The holidays are over, and the new year brings resolutions, fresh starts, and crowded gyms. In the family law world, the new year also brings an increase in divorce filings.
Once a new divorce case is formally filed, the first thing to happen is that you must give notice to the other party. Traditionally, serving divorce papers involved the physical delivery of the documents to notify the other party about the impending divorce proceedings--think Olivia Wilde being served with custody documents while on stage at CinemaCon or the dramatic “you’ve been served” as seen in movies. The physical service approach has long been a point of contention, especially when one party is not cooperative. Moreover, in cases where parties reside in different states, the issue of service has historically provided more opportunities for fighting.
With the prevalence of social media platforms like Facebook, Instagram, and X (formerly known as Twitter), states are increasingly turning to these digital avenues for service. Therefore, the traditional and sometimes dramatic methods of service may become a thing of the past.
In recognition of society’s increased use of electronic methods to communicate, Illinois has recently joined several states in allowing service via electronic means. In 2023, Illinois amended its rule on formal service to allow service by social media, email, or text message. For example, the amended rule allows service to be sent via direct message on a social media platform if the other party has an active account.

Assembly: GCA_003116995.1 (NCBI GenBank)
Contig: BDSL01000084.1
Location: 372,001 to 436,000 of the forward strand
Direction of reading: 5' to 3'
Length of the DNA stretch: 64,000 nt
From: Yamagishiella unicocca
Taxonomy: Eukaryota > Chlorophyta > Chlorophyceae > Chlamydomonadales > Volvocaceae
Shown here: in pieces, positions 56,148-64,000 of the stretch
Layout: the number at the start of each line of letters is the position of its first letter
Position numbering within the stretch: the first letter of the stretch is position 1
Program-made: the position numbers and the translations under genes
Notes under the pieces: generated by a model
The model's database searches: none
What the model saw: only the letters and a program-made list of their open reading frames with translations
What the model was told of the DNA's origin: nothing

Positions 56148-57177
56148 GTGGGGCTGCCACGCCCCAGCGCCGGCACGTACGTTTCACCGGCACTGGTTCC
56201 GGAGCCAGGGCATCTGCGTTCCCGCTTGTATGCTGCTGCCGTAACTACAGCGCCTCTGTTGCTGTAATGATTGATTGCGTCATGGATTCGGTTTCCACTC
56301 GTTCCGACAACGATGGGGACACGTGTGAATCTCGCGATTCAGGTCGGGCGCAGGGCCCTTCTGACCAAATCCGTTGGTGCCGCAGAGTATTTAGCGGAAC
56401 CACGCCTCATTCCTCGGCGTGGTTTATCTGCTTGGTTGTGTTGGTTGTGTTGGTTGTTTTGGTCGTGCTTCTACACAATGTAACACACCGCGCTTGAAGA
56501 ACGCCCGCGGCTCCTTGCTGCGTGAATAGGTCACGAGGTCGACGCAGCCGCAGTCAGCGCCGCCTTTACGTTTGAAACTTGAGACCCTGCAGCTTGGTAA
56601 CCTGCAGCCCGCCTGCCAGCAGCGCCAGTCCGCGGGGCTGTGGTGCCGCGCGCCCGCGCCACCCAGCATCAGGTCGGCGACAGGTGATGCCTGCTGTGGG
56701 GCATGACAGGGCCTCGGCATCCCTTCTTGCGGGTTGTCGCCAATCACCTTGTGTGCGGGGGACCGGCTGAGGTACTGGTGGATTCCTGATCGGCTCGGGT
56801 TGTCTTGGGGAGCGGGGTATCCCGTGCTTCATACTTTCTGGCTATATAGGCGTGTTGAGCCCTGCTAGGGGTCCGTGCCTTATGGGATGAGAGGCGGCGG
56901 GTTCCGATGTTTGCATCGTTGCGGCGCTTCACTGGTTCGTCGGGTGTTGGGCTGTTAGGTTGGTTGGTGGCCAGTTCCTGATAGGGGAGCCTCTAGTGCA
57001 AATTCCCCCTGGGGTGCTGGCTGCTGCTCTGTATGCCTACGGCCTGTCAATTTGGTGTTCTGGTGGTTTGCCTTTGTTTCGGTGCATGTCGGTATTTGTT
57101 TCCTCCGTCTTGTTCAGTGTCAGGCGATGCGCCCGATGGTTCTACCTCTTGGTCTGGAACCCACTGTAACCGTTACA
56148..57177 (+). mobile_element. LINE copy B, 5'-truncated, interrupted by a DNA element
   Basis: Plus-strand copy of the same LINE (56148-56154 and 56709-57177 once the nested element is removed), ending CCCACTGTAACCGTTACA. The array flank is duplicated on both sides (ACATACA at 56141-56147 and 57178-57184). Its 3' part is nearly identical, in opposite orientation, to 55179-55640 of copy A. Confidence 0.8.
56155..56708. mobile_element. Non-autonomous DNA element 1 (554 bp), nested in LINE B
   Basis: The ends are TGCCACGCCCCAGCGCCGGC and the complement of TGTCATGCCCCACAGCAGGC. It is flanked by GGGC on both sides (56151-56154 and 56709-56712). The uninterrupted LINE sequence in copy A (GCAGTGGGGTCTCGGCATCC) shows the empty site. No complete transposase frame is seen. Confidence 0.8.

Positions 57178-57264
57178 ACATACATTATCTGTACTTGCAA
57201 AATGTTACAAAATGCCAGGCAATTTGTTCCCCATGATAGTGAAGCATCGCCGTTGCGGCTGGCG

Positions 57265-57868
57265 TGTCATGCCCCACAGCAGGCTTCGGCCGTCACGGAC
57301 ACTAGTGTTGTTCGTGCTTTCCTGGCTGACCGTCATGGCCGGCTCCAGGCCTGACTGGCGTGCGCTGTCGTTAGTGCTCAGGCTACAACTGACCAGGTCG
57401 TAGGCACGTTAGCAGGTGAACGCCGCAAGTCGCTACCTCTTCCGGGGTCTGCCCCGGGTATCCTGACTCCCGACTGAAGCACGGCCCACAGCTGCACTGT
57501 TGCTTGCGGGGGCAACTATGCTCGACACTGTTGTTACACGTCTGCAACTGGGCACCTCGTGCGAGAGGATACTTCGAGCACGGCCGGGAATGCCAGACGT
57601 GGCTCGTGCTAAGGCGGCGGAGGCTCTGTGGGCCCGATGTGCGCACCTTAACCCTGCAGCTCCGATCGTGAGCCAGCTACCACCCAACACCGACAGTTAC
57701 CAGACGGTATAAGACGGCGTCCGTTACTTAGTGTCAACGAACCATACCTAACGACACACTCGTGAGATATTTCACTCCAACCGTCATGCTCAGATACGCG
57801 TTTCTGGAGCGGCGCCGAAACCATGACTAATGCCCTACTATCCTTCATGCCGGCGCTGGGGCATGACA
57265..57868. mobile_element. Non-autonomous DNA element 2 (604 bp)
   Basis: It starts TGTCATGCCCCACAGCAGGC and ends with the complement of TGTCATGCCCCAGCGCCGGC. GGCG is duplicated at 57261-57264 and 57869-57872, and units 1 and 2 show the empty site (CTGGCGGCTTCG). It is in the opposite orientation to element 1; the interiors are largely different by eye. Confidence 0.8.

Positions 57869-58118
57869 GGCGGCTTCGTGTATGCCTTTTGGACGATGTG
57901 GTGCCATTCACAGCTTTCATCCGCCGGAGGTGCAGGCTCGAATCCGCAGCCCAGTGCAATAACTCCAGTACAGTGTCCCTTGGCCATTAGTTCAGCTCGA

Please know, however, that this novel approach to service is not as simple as sending a friend request. Before it allows this service method, the filing party must first obtain a court order permitting a party to use this method since the Illinois rule requires the court to be satisfied that the party receiving the notice has the necessary technology to receive and read the electronic service. Once the court approves the electronic service, a party can serve via the approved method such as social media, email, or text message.
What should you be aware of with the new method of service? If your spouse lives in a different state, their opportunities to evade service and avoid participating in an Illinois divorce drastically decrease since service via electronic means makes it difficult for a spouse to avoid being served. Moreover, be vigilant on your social media. Make sure you are actively checking your messages, especially since you now know you could be served via electronic means. Finally, consider putting read receipts on your social media accounts such as Instagram, which has read receipts when you open a message. This can let the other party see whether you have (or have not) received their message.
The evolution of electronic communications and service via electronic means is emblematic of changing times. The dramatic days of “you’ve been served” may start to become a thing of the past. Now, you can just slide into your spouse’s DMs.